Notebook

Notebook, 1993-

CERAMICS -- Generations in Clay [Dittert] -- The Mimbres Art and Archaeology [Fewkes] -- Mimbres Painted Pottery [Brody]
The Mogollen Mimbres Culture [Resources]

Fewkes, Jesse Walter. The Mimbres Art and Archaeology with an Introduction by J.J. Brody. Albuguerque, New Mexico: Avanyu Publishing, Inc. 1989. [A reprint of three papers . . . . Published by the Smithsonian Institution between 1914 and 1924.]

The Mimbres Art and
Archaeology


The Mimbres Indians remained basically unknown and unstudied by scholars until Jesse Walter Fewkes [1850-1930] published his essays in the early 1920s. Yet, very little interest was shown between the 1920s and 1970s, a half century of indifference.... p. vii



I N D E X - The Mimbres Indians - The Mimbres Culture - Investigations - Pictographs - Stone Idols - Pottery - Form and Colors - Pictures on Mimbres Pottery - Group of Hunters - Designs on Prehistoric Pottery, From the Mimbres Valley - Additional Designs on Prehistoric Mimbres Pottery


The Mimbres Culture
The Mimbres people were a branch of the Mogollon culture and their art was related in many ways to that of their Hohokam and Anasazi neighbors. Yet Fewkes wrote of the Mimbres as a river rather than a people, of the Mogollon as a mountain range rather than a culture, and the words Anasazi and Hohokam do not appear in any of these papers. The outlines of southwestern prehistory were sketchy in 1914 and still unclear a decade later. It was not until 1927 that archaeologists reached broad agreement on terminology, and on an outline of the culture history of the northern part of the southwest, which we now call the Anasazi district. The southern parts remained problematic until the late 1930s when culture sequences were first proposed for what we now call the Mogollon and Hohokam regions. The Mimbres people thereafter were considered to be one of several branches of Mogollon culture.

. . . . about 1972 . . . . a new, fruitful, and still on-going campaign of archaeological investigations began. Excavations by local, amateur archaeologists and pot collectors never ended, but must be distinguished from the entirely destructive and sometimes criminal looting by professional pot-hunters that started in the 1960s when Mimbres art first became a valued commodity on the world art market. [p. 4-5]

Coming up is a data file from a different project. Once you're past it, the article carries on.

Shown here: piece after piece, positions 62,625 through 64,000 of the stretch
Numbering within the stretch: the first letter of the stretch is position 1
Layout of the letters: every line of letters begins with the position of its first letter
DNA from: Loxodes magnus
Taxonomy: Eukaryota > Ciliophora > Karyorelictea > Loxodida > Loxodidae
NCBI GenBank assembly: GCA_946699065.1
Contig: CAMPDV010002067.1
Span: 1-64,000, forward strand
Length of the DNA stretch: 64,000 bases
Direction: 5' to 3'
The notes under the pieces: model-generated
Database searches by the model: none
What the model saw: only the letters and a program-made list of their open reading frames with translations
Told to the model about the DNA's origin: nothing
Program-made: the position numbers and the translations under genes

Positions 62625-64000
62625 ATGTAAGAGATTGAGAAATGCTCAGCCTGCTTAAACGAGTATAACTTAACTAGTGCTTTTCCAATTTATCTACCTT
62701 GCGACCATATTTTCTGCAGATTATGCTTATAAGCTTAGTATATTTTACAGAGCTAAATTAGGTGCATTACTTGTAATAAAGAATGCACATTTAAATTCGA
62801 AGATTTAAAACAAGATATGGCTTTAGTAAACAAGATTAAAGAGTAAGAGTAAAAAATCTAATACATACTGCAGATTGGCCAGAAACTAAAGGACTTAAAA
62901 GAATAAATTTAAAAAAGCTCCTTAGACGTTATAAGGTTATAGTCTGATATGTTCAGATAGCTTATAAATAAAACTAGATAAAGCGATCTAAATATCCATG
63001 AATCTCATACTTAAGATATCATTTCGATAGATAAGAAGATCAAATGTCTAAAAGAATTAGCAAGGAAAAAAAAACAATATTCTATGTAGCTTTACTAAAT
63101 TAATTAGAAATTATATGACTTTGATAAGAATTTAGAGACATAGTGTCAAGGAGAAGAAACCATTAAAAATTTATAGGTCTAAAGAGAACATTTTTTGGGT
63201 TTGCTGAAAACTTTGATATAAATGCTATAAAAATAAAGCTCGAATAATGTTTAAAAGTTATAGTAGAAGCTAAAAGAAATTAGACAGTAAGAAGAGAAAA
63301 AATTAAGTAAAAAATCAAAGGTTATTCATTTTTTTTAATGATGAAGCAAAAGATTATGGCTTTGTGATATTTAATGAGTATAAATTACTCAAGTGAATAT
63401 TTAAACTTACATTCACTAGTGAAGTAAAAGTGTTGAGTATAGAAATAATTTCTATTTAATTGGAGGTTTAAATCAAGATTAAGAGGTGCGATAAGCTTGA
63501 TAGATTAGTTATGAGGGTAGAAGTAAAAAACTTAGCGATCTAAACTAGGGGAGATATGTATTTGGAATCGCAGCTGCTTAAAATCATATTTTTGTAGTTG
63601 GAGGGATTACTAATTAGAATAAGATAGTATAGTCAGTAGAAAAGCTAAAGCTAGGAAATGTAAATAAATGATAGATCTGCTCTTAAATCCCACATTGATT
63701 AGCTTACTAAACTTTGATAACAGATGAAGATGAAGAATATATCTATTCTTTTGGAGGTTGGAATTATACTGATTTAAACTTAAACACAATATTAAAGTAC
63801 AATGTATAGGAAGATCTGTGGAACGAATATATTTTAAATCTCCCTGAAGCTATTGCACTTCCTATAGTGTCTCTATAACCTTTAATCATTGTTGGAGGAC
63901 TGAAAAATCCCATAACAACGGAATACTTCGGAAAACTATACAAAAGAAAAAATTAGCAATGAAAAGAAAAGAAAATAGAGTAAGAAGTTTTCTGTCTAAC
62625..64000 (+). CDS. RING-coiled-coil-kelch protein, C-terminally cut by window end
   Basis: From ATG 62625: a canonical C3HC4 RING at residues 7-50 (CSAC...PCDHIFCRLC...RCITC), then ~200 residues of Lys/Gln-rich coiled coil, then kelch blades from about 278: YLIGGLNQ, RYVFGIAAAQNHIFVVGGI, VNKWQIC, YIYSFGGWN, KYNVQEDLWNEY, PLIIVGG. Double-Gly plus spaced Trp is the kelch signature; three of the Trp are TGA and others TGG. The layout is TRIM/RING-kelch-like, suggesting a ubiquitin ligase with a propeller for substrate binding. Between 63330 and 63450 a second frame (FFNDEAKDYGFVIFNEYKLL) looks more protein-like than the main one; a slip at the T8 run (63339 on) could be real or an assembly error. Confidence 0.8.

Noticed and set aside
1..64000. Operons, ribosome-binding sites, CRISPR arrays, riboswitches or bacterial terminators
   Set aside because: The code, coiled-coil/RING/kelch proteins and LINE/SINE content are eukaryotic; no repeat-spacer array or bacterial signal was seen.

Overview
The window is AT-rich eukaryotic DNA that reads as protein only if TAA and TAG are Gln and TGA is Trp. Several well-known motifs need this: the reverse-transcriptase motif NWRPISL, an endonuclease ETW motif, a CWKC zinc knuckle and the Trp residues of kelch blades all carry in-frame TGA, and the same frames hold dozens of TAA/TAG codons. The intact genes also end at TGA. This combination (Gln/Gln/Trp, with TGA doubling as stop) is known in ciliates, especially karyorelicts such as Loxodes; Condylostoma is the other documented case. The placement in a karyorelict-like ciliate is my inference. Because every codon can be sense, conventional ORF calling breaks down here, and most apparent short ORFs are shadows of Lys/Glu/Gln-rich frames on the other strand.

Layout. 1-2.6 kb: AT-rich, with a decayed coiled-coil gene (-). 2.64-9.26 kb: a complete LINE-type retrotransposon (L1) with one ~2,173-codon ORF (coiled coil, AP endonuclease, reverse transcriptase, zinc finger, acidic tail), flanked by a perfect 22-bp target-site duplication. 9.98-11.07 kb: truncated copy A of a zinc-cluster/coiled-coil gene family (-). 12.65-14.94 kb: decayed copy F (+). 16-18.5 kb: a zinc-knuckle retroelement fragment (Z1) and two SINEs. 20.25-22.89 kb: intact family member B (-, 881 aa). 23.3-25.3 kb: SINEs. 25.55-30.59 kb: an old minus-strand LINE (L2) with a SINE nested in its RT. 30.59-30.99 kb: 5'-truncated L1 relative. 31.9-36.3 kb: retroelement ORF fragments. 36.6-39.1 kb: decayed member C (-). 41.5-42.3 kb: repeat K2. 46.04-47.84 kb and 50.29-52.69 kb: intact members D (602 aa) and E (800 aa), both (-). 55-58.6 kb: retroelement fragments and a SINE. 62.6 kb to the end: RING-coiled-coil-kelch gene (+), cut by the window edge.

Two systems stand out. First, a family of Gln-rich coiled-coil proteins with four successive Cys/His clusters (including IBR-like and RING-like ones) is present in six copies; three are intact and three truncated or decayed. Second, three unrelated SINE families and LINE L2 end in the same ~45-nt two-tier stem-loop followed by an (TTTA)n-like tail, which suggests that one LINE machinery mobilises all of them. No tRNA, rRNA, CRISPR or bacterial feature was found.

He [Fewkes] shared with virtually all later investigators the desire to identify Mimbres painted images with real world animals. And, like everyone else, he was occasionally embarrassed because Mimbres artists very often were deliberately ambiguous in their representations. Even Fewkes, the trained naturalist, identifies a frog as a turtle, and insects as birds. Of greater interest was his curious [p. 7] tolerance for morphological errors such as the creature he identifies as a bat despite its feathered wing. His insistence upon a literal, worldly interpretation of Mimbres iconography may have blinded him to its rich metaphors which hide clues to mythic traditions that most likely were comparable to those he found so stimulating at Hopi.

Most Mimbres paintings and all that were known to Fewkes are on the inner surfaces of hemispherical bowls that are about two and a half times wider tan they are deep. They are portable, kinetic, and have no fixed vertical axis-no top or bottom. All two-dimensional images of them must distort their visual qualities, especially if the vertical axis is made static as on a printed page . . . .

When reproduced two-dimensionally, the focal point of a painting often appears to be in the center of its hemispherical picture space even though it may actually be on the upper walls . . . . [p. 7-8]